Financial Planning for Caregivers
Part B Medicare benefits require payment of a monthly premium. A patient must also be entitled to Part A benefits in order to receive Part B benefits.
Part C refers to Medicare Advantage, which are managed care insurance plans you can buy from private insurers to replace your traditional Medicare coverage. They include Medicare HMOs, Medicare PPOs, Medicare Special Needs Plans, and Medicare Private Fee-for-Service Plans.
Part D provides some coverage of prescription drugs. Medicare works with insurers and other private companies to offer many different plans. Expect to pay a monthly premium and part of the prescription cost.
Medicare Coverage of Skilled Nursing Care Facilities
If nursing home care becomes necessary, your loved one may be eligible for Medicare. To receive care in a skilled nursing home under Medicare the following conditions may apply:
- Plans generally require patients to have had a three-day hospital stay prior to admission into the skilled nursing facility. There are exceptions, however, and the patient's insurance provider should be consulted to determine whether these restrictions apply.
- The patient must meet specific criteria to receive treatment. The patient's doctor or nurse will help him or her determine if the criteria are met.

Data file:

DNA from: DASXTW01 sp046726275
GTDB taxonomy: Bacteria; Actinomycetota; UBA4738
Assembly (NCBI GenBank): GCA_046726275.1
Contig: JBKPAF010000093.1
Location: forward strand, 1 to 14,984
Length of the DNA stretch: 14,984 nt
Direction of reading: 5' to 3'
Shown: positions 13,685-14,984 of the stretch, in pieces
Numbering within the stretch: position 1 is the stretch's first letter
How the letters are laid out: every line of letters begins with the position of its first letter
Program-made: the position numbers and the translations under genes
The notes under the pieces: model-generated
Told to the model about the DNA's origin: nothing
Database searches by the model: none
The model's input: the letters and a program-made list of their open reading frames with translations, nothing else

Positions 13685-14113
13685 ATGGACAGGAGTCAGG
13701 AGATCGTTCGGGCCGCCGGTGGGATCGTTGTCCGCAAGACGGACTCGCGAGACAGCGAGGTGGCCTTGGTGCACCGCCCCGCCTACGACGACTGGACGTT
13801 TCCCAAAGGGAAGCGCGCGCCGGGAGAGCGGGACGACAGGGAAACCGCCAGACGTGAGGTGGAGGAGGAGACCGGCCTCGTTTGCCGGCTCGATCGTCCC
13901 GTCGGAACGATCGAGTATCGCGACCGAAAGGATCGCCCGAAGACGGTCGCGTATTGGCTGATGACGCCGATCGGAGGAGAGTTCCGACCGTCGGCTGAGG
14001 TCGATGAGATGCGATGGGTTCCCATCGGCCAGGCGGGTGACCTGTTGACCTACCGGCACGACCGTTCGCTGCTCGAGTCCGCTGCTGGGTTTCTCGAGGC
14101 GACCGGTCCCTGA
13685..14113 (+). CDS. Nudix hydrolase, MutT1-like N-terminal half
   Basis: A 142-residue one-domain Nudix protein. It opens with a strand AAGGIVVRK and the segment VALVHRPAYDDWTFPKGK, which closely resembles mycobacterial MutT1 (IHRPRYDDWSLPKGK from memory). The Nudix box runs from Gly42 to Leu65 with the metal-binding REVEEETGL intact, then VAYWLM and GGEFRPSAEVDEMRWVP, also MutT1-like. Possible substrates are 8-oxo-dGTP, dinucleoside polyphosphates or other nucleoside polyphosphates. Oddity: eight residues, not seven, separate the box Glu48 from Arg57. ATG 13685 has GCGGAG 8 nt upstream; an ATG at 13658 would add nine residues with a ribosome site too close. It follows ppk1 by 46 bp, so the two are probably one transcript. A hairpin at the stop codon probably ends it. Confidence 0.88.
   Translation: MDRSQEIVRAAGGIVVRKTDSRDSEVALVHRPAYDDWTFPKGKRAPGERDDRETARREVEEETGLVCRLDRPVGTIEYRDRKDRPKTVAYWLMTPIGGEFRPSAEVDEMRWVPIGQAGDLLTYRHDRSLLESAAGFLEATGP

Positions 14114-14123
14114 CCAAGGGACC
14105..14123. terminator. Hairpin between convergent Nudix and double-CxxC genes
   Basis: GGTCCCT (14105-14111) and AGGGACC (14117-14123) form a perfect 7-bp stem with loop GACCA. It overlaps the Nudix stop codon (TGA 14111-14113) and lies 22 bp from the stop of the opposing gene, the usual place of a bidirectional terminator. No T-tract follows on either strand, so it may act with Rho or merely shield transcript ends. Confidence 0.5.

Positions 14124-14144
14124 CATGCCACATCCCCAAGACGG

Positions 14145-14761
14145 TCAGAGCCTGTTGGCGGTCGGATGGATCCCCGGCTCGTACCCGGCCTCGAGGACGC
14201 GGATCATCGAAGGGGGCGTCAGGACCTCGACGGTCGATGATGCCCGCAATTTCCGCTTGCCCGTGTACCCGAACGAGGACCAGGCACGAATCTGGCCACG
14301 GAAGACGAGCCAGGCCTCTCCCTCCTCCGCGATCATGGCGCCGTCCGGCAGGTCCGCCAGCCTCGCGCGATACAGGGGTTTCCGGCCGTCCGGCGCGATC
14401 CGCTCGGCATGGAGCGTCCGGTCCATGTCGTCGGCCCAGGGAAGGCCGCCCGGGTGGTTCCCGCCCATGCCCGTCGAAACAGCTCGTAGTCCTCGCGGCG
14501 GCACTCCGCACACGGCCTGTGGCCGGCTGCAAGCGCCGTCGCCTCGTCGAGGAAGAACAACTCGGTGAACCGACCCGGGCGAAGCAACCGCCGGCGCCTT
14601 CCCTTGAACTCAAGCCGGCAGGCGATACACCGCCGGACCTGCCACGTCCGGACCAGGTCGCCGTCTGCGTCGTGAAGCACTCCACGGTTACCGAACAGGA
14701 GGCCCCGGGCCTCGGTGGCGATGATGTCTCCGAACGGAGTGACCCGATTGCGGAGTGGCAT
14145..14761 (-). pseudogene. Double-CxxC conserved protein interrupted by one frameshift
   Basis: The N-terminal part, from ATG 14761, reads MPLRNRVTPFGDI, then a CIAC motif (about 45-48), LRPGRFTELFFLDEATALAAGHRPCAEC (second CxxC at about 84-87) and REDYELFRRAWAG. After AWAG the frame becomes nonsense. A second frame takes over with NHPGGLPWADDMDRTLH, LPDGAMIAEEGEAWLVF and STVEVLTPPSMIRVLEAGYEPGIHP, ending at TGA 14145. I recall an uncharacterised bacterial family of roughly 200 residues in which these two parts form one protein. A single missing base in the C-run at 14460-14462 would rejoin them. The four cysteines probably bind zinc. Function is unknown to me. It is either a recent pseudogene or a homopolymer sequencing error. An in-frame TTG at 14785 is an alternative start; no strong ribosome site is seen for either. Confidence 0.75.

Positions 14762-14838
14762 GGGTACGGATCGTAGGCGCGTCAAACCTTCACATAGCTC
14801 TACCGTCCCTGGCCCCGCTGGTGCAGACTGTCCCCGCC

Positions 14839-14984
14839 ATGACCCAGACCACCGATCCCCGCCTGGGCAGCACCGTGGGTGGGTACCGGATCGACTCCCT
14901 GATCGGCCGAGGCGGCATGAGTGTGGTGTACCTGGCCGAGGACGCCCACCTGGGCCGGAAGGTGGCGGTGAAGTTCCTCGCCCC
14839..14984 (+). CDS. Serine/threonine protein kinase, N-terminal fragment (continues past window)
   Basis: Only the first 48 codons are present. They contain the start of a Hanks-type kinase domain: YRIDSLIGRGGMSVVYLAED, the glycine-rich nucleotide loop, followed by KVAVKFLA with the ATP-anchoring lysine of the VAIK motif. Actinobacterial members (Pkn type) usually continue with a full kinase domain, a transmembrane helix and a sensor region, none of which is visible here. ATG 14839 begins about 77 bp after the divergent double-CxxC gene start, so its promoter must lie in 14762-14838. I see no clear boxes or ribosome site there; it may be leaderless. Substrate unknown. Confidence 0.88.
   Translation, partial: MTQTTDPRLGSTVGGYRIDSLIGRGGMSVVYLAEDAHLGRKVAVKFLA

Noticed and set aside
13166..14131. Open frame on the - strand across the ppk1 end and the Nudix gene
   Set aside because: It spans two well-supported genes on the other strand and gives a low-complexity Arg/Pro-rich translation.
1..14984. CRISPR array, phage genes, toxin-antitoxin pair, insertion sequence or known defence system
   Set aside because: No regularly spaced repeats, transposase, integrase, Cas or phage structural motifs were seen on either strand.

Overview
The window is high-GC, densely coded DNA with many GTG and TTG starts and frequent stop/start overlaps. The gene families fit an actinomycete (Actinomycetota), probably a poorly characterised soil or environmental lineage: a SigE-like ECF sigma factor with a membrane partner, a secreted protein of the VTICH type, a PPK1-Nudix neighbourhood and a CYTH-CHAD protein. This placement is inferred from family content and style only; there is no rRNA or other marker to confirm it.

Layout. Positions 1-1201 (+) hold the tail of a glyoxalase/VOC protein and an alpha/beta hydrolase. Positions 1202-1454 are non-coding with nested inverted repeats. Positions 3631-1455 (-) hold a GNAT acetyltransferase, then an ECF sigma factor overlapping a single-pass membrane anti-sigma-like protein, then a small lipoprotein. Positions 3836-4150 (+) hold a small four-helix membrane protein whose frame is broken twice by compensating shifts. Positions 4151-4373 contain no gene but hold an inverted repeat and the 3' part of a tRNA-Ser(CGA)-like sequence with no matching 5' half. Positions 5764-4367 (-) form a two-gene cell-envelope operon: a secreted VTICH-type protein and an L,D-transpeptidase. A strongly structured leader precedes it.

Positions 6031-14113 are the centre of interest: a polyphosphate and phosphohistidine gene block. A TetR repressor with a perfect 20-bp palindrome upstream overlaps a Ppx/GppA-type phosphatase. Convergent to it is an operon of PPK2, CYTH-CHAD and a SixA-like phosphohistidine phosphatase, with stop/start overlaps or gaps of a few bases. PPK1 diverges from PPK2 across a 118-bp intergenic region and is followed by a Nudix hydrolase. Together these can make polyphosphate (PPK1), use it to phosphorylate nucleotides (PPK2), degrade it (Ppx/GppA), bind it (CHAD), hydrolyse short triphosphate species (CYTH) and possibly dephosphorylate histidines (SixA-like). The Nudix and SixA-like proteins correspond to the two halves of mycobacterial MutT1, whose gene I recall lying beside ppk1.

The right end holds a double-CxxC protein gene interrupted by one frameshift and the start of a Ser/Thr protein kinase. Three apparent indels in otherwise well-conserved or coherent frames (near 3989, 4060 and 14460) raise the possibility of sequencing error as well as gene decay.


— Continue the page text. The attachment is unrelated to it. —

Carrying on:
- The patient must be admitted into the skilled nursing facility within 30 days of discharge from the hospital.
- The patient must enter the skilled nursing facility for treatment of the same condition for which he or she was hospitalized.
- The patient must require daily skilled care.
- The condition must be one that can be improved.
- The facility must be Medicare-certified.
- The patient's doctor must write a care plan. The care plan must be carried out by the skilled nursing facility. (Once the skilled needs are met, Medicare will no longer pay for services.)
Medicare Coverage of Home Health Care
In order to receive home care under Medicare:
- The patient must be homebound.
- The doctor must certify a plan of care.
- Skilled nursing care must be needed on an intermittent (not continuous) basis.
- Care cannot exceed 35 hours per week or eight hours per day.
- Physical, occupational, or speech therapy must be provided on a "necessary and reasonable" basis. There are no restrictions on the number of days or hours per week for these therapies.
- If a person qualifies for home health care, he or she is entitled to a home health aide to provide some personal care.
Visit the Medicare web site for the most up-to-date rules and regulations.